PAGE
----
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CULTURE

101 Artists To Listen To Before You Die

CULTURE

101 Artists To Listen To Before You Die

Spanish illustrator Ricardo Cavolo's personal music diary bursts with color and passion

by Nara Shin
on 25 September 2015

While listicles can sometimes feel like lazy writing, the book "101 Artists to Listen to Before You Die" from Spanish illustrator and music lover Ricardo Cavolo is anything but. Inside, he dedicates two pages to each artist who has had an impact on his life. On the left, Cavolo hand writes anecdotes and entangled thoughts on why he admires them; on the adjoining page lies a vividly painted portrait in his signature style. It's not a reference book but an intimate diary bursting with color and fervor. Cavolo's frank reflections get to the very core of why we love music.

Born in Salamanca, Spain, Cavolo was raised to be curious about music by his father, also a working artist. Music was always played in the studio and at home, Cavolo tells CH, because music is perfect for drawing and painting. "No records—we were poor—so we just had pirate cassettes, loads of them, played on a car cassette player: Rolling Stones, Sex Pistols, Muddy Waters, Easy Rider OST, Chuck Berry... That was my musical baptism." He continues, "There are no Spanish musicians [in the book] because all the music I was raised with was specially from USA or UK. So Anglo-Saxon music became my music at some point." Music knows no artificially drawn borderlines, indeed.

There are some bands that stay with you for years and years, and that means something, right?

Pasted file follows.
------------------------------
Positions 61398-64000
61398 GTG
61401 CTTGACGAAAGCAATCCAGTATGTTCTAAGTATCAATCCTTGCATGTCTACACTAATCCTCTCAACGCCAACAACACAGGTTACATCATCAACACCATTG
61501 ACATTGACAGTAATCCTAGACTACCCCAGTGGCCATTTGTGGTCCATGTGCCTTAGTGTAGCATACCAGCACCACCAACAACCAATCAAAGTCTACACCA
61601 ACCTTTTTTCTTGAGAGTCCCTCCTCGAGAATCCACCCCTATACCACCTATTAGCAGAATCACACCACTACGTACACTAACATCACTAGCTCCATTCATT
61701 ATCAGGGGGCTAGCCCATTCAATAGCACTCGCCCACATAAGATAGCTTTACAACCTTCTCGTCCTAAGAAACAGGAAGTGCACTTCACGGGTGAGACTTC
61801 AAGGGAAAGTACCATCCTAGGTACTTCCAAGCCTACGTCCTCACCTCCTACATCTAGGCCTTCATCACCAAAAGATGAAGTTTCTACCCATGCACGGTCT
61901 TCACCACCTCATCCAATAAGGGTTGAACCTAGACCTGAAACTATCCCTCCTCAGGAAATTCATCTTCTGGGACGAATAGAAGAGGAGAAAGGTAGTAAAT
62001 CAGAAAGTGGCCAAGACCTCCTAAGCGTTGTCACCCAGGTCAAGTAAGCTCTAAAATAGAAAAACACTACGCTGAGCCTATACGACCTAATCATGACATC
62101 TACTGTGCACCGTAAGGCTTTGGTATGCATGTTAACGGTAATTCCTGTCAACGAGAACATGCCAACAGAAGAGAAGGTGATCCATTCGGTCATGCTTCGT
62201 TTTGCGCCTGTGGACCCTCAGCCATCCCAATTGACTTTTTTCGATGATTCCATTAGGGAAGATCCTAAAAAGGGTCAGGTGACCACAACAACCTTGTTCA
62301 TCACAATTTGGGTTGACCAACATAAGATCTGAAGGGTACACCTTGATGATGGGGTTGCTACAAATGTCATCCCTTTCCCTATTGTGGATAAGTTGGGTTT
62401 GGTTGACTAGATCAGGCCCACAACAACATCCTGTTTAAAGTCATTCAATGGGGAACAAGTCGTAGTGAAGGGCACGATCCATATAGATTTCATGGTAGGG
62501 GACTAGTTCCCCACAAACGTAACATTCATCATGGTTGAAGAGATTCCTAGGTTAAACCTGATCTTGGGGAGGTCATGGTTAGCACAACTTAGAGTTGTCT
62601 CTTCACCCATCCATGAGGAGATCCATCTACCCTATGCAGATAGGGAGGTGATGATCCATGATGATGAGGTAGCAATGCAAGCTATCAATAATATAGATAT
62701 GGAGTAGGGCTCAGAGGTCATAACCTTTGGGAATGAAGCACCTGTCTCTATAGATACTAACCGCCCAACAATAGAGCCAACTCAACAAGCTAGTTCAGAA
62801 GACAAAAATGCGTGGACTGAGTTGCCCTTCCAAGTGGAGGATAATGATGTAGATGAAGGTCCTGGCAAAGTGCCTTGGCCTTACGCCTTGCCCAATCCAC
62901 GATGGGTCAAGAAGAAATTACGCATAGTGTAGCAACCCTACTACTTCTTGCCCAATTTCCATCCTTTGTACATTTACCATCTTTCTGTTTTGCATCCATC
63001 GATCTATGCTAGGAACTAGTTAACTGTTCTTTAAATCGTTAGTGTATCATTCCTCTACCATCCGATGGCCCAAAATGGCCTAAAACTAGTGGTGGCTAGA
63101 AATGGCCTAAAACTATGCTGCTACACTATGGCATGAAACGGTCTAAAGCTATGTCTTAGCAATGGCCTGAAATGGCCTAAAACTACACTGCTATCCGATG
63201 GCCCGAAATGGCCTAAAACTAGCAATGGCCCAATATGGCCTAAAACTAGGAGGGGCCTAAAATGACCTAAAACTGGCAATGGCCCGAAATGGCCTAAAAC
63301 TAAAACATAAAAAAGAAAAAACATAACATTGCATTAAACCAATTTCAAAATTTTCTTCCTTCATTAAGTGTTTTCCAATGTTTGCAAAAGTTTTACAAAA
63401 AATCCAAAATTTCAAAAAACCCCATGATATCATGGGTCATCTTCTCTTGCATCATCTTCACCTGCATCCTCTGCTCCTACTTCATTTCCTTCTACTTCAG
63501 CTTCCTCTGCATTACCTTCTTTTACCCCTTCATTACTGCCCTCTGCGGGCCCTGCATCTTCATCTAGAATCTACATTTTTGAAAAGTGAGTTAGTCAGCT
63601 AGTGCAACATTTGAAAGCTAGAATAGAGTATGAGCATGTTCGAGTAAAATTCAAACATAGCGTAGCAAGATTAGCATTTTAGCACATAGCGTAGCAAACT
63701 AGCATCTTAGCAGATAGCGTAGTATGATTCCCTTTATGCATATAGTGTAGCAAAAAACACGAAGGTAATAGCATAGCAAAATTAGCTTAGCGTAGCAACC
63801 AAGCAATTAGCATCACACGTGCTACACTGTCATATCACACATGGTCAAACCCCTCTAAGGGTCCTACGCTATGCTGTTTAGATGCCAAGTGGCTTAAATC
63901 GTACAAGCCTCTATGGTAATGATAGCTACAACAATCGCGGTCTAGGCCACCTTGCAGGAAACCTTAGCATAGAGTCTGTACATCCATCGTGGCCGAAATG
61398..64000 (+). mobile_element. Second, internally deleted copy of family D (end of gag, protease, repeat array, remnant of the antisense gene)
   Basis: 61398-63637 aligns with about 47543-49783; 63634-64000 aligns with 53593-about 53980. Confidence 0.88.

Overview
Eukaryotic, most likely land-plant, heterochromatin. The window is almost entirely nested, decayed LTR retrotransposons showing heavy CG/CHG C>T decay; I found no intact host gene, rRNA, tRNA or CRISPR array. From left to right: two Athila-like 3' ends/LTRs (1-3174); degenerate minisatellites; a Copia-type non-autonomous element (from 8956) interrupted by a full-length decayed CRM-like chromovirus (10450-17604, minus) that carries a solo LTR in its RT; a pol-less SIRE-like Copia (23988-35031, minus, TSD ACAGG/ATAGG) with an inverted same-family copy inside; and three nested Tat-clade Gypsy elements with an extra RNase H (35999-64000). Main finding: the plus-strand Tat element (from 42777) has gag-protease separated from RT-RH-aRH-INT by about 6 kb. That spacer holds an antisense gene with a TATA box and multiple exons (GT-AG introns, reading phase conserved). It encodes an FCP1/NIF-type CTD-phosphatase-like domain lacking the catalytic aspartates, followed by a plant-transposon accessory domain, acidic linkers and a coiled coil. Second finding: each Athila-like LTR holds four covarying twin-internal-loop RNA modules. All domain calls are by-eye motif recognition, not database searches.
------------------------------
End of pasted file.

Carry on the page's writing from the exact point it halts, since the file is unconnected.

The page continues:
In rough chronological order of when the artists were active, the book starts with Bach and ends with Chief Keef, touching many different genres (and musical icons) along the way. "The first list I did was about 250 musicians, and it took a while to reduce it until the final 101," says Cavolo of the selection process. "My personal criteria was just based on my life and the music I listen to everyday: the bands that I need while I'm working, or while I'm traveling, or falling in love, or being sad... the musicians I use for my life. There are some bands that stay with you for years and years, and that means something, right? That was my system."

Today, Cavolo tells us that he enjoys rap at work. "It gives me a funny and a very lively spirit," he says. "If not rap, probably I'm listening to country: Johnny Cash, Hank Williams, Carter Family, Dolly Parton, Roscoe Holcomb. Or primitive blues: Leadbelly, Son House, Charlie Patton, Skip James, Robert Johnson."

Though the book is translated into English by Sophie Hughes, Cavolo hand wrote all of the English text himself. "The book is some kind of my own personal diary," he says. "To speak about myself, it has to be done with my own handwriting. So you can feel this is very personal, close, warm."

By isolating musicians from the usual descriptions that shadow them in writing today (album sales, flowery reviews, music videos, public Twitter feuds) and focusing on his personal experiences with their live shows and recordings, Cavolo reminds us of how music can make you feel. Ultimately, what he accomplishes with this book is quite marvelous: rekindling a passion for artists that you've loved for years, but maybe let slide to the back burner. And he leaves you with an incredible urge to start your own music journal.

Cavolo has a few more books in the works: "a sort of illustrated encyclopedia about weird and outsider things in life" as well as another music-related book with Nobrow. He'll also be launching a personal clothing brand this December in Miami during Art Basel. "101 Artists To Listen To Before You Die" is available for $23 from Nobrow's online shop as well as Amazon. For more suggestions, check out our recent feature on what music books we're reading now.

Images courtesy of Nobrow

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